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Event - Sydney Korean Festival




There sure were a lot of politicians in attendance at last month’s 2018 Sydney Korean Festival. Representatives from all tiers of Government flocked to Tumbalong Park to pledge allegiance to the importance of Australian Korean business relationships. I just went for the snacks...



Well, to be fair, I’m actually fascinated by Korean food and culture, and have been a regular attendee at the Korean Cultural Centre for many years. Volunteers at the well-attended event included many of the centre’s Korean language students, who formed a brightly clad honour guard, tasked with directing VIPs to their allocated seats.



I was more interested in checking out the food stalls. The ring of stalls offered up a collection of highbrow and lowbrow Korean dishes.



We saw everything from Korean-inspired fusion dishes like Korean tacos (Korean Mexican) and Korean bao (Korean Vietnamese) to the street-food mainstay, Korean fried chicken.



You could also pick up more typically Korean dishes, like fishcake (eomuk) slathered in gochujang by G & A Foods. Having already encountered this outlet at the Burwood Festival (they also own Tori in Chatswood) I found their products too hard to resist.



With the sun beaming down and no trees for shade in this newly redeveloped part of Darling Harbour, beverage outlets were particularly popular. Oishi Japan Australia – a media company - worked the young crowd’s interest in Instagram-worthy items using drinks served in light bulbs.



We eschewed the pricier plastics for ordinary cups, but enjoyed our tart and fragrant Yuzu Lemonade ($5) and earthy Iced Matcha ($5) regardless.



With our lunch supplied, it was a bit torturous to wander the stalls, seeing everything from chewy tteokbokki (rice cakes) to kimchi fried rice to japchae (glass noodles made from sweet potato) being prepared and served to hungry attendees.



After a barrage of speeches running from Mr. Sangsoo Yoon, the Consulate General of Korea, to a tardy Jodi McKay, Member for Strathfield and NSW Shadow Minister for Transport, we adjourned to the umbrellas for lunch.



Colour me surprised that my favourite part of the day wasn’t the sushi lunch, but the amazing Taekwondo demonstration presented by Kukkiwon, World Taekwondo Headquarters.



I suppose I shouldn’t be surprised – they’re the organisation that sets the global standard for Taekwondo, and are tasked with preserving the martial art's history, and sharing the spirit of Taekwondo beyond Korean shores. Their students flew through the air with a lightness I’ve only seen in movies; doing so at heights that I assumed were only possible using hidden wire work.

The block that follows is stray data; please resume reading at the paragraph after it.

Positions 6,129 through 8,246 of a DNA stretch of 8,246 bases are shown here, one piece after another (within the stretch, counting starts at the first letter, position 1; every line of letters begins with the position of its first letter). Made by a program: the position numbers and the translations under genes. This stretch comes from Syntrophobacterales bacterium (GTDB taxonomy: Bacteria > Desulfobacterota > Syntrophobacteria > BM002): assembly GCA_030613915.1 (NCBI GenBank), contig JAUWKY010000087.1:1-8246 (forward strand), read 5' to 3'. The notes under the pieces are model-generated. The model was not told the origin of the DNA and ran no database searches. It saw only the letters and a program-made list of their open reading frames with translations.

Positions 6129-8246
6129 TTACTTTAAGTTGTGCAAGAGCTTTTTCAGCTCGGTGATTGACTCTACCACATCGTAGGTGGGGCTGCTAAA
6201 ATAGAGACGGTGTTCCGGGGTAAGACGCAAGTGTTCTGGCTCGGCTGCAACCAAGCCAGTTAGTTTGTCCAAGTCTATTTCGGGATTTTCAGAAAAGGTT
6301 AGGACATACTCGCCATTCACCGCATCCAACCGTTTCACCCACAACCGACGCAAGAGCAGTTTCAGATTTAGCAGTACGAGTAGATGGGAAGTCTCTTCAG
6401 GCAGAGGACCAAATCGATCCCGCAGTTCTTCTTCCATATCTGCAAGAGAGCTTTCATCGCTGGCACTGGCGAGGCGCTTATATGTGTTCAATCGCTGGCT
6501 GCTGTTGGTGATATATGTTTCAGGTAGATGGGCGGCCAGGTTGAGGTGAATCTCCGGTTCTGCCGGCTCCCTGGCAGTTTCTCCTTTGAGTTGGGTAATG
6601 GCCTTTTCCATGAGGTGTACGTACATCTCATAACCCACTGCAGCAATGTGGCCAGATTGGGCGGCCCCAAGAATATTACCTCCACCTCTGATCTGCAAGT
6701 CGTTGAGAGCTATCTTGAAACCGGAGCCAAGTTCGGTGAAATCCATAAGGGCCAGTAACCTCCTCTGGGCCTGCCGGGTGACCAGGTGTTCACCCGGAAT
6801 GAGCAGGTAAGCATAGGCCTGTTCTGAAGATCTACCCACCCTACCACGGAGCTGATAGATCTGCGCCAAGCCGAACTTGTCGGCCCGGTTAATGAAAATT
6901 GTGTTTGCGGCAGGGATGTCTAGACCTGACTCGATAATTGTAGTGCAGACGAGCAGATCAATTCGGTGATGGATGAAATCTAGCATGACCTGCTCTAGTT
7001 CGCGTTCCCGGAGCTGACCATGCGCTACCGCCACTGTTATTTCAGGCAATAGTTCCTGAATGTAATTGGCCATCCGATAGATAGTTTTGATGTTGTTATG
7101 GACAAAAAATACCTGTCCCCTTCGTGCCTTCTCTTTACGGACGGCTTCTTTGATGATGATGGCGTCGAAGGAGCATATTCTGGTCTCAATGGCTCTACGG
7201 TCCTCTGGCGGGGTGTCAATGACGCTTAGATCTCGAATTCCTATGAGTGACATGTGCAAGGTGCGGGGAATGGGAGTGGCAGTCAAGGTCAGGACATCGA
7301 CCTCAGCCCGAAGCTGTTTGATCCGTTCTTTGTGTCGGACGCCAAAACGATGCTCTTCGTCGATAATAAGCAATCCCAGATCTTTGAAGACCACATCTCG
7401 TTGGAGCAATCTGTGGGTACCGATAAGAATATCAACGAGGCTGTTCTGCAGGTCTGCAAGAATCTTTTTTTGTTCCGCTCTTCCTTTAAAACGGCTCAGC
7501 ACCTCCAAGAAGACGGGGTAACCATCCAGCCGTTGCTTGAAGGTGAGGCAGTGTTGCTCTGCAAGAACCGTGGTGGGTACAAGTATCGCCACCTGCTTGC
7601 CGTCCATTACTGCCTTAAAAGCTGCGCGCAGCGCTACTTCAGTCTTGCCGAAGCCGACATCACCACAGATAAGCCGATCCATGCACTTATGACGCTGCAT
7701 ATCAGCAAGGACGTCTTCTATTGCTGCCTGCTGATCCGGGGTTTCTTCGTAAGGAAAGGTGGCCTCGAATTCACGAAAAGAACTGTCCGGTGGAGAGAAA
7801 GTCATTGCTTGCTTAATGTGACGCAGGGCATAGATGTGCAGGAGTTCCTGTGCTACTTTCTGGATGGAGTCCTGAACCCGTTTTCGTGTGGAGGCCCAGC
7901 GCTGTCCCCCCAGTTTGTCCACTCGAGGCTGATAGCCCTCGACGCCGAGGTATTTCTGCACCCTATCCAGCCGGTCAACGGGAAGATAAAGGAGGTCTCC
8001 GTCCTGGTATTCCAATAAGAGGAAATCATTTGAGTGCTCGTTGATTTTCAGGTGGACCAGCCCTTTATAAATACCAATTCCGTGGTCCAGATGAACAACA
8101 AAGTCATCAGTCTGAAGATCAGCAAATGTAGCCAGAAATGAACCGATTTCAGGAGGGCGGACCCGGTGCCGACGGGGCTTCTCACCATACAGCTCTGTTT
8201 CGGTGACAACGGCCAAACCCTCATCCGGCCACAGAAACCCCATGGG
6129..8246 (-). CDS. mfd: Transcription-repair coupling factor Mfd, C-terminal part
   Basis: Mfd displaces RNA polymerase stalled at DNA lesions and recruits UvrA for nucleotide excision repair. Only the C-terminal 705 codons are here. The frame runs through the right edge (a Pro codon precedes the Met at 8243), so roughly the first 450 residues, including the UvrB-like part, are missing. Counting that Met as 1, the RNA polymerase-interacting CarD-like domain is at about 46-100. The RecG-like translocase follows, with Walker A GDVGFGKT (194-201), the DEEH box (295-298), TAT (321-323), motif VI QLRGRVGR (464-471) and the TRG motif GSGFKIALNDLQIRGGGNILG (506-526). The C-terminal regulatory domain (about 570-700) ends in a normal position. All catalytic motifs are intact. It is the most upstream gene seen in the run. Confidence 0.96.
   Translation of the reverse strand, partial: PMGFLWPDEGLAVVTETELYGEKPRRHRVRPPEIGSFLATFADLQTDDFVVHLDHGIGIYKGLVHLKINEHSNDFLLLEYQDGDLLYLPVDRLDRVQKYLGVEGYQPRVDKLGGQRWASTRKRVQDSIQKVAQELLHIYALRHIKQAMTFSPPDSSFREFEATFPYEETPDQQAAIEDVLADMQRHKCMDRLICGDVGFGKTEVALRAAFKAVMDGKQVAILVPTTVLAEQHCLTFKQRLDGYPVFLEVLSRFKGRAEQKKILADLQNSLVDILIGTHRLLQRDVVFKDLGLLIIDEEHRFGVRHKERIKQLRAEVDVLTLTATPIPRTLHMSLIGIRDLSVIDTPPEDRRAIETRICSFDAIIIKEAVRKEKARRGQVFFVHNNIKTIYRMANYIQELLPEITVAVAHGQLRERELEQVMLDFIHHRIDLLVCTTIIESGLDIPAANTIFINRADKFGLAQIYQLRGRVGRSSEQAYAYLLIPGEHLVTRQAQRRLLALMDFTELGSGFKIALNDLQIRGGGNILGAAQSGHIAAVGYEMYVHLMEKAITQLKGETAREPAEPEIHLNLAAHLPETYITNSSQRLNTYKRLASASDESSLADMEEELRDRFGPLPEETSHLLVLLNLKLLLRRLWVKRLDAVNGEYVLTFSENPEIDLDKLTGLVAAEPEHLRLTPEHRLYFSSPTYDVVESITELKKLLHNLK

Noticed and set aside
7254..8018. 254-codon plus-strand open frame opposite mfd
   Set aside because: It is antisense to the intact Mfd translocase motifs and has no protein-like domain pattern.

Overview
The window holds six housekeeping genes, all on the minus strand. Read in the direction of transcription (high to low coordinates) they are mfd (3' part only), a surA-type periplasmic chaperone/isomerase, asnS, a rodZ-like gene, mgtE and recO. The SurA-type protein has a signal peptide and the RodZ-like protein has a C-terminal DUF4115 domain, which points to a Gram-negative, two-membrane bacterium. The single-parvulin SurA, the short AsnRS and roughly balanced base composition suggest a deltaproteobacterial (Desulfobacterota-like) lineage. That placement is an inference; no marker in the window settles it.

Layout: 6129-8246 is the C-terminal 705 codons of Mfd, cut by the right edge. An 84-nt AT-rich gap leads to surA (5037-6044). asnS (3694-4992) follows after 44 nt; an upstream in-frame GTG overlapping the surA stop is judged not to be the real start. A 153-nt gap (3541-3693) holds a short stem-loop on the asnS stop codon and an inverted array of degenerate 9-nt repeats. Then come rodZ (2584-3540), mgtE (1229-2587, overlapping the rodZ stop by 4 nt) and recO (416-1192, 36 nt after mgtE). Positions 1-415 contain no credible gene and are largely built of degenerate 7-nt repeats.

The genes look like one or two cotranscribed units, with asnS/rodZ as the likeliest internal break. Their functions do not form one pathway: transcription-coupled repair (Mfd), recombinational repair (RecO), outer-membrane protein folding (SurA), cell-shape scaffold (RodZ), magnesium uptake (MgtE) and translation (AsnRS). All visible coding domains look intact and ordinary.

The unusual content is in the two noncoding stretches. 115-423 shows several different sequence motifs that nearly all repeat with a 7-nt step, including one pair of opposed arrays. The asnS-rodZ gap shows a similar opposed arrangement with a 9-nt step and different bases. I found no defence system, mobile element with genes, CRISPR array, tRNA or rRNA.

We wrapped up the day with Korean rice cakes, made using rice flour, salt and sugar, and topped with sweet white kidney bean paste and cream cheese. The flowers were flavoured with sweet pumpkin and purple taro; while the cakes themselves had a unique, almost sponge-like texture, without containing any egg.

Sydney Korean Festival 2018
Tumbalong Park, Darling Harbour

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Travel - Bao Brothers Eatery




You’ll find this grungy but hip Taiwanese-inspired bao house on Hunter Street, Newcastle’s main commercial thoroughfare.



It’s at the western end of the central business district in Newcastle West, where street parking seems a bit easier to come by.

 

While the front room feels a bit fast food - dominated by a counter, and encircled by stools facing a narrow eating trough; there’s also a long bamboo and Astroturf corridor, and a booth room, that both have a bit more atmosphere.



We opt for the latter, and are soon tucked into a low-lit booth in a small room that has been given a nicely lowbrow makeover with exploitation film posters.



While I was surprised to not be able to order an alcoholic drink, it does make sense that the city that first instituted lockout laws a decade ago, also handicaps new businesses with the same slow licensing approvals we have in Sydney. The ‘Newcastle solution’ is after all, what Sydney’s unjust lockout laws were based upon.



Despite this local lads David Griffin and Nathan Martin have tried to keep drinking interesting, offering up tart House Ginger and Kaffir Lime Soda ($6) and a Bubble Shake ($7). The shake is milky, creamy and big on vanilla, with caramelised white chocolate, super soft tapioca pearls and miso. I just would have preferred it to arrive a lot colder, and not in disposable packaging when I'm dining in.



The menu is short, and obviously centres upon Taiwan’s most famous street food – gua bao. While bao may be well on the way to replacing the taco on Sydney menus, not all bao are created equal. You’ll find the steamed buns here to be softer than most, and wrapped around an interesting selection of contemporary fillings. Soft Shell Crab ($8.50) teams crisp crab with fermented chilli jam, pickled green paw paw and Kewpie mayo. It’s good, but the Beef Rendang Croquette ($7) from the daily specials list is even better. Inside the crumbed croquette, you’ll find long strands of tasty, pulled rendang beef. It's nicely accentuated by charred onion puree, fermented sambal and fresh herbs, but if you want more heat, you’ll also find two types of sriracha on the table.